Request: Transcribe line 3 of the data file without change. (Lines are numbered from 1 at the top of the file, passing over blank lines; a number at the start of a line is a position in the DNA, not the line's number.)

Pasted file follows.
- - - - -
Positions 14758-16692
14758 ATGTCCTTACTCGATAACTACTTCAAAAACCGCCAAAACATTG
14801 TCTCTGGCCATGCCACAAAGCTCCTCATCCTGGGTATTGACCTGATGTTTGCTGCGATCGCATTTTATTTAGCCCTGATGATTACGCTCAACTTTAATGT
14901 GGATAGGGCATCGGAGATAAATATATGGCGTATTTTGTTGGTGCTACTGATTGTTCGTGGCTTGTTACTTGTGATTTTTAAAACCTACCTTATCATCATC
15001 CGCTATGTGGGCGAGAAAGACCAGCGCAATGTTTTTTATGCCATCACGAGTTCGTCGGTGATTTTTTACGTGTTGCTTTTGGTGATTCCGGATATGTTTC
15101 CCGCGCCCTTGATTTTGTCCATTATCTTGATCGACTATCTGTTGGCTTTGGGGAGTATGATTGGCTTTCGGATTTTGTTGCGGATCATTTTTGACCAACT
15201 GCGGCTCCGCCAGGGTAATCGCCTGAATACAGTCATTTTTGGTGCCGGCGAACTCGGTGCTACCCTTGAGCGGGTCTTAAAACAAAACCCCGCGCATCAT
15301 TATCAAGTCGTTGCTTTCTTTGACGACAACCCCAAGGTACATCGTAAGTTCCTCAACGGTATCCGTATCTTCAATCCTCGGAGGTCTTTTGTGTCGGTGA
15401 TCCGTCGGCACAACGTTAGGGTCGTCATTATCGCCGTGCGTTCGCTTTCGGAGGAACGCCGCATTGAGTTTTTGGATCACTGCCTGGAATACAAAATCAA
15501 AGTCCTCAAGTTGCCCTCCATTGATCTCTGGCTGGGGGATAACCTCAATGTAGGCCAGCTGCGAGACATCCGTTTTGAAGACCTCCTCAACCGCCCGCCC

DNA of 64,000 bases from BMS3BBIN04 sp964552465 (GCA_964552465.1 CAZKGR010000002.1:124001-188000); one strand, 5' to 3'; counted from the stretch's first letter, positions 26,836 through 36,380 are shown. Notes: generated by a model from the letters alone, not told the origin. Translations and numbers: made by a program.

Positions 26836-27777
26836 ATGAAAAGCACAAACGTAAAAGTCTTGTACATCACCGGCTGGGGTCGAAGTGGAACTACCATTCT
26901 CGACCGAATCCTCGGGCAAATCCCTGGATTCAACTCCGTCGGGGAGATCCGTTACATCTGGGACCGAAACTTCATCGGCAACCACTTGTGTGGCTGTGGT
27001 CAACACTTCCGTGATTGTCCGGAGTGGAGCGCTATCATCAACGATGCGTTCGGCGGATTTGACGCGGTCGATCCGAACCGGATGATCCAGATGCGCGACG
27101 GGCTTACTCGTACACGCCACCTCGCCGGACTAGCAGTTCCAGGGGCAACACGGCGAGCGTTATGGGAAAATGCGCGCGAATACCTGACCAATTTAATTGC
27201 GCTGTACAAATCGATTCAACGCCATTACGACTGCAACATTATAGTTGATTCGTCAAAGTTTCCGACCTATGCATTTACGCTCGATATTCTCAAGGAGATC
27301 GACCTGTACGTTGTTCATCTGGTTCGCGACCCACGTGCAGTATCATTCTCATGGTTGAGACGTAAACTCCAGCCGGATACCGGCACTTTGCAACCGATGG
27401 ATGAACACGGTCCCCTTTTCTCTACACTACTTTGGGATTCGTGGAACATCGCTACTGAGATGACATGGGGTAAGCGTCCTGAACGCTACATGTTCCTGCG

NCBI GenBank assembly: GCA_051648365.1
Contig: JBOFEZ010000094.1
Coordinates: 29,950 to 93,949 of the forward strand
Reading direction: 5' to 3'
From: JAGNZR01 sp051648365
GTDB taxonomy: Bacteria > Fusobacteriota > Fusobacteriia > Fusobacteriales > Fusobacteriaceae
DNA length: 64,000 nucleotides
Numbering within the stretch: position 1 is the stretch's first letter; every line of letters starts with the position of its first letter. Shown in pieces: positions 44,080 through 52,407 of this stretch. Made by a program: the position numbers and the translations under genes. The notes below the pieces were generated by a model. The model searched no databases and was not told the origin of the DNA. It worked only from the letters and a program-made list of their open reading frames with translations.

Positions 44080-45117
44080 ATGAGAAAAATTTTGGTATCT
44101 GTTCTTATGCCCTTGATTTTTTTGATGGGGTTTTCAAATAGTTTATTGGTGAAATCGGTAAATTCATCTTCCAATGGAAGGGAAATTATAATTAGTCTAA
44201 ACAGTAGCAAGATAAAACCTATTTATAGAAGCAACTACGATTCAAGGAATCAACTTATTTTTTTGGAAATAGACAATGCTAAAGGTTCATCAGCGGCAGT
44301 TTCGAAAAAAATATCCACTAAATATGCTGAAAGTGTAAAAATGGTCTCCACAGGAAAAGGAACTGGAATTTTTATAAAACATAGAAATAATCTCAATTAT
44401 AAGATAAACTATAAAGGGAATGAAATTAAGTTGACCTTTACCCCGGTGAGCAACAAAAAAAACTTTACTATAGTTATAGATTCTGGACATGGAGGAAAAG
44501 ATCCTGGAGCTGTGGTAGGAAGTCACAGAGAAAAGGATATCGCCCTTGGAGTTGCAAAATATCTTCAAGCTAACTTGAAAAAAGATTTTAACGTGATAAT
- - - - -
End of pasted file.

14801 TCTCTGGCCATGCCACAAAGCTCCTCATCCTGGGTATTGACCTGATGTTTGCTGCGATCGCATTTTATTTAGCCCTGATGATTACGCTCAACTTTAATGT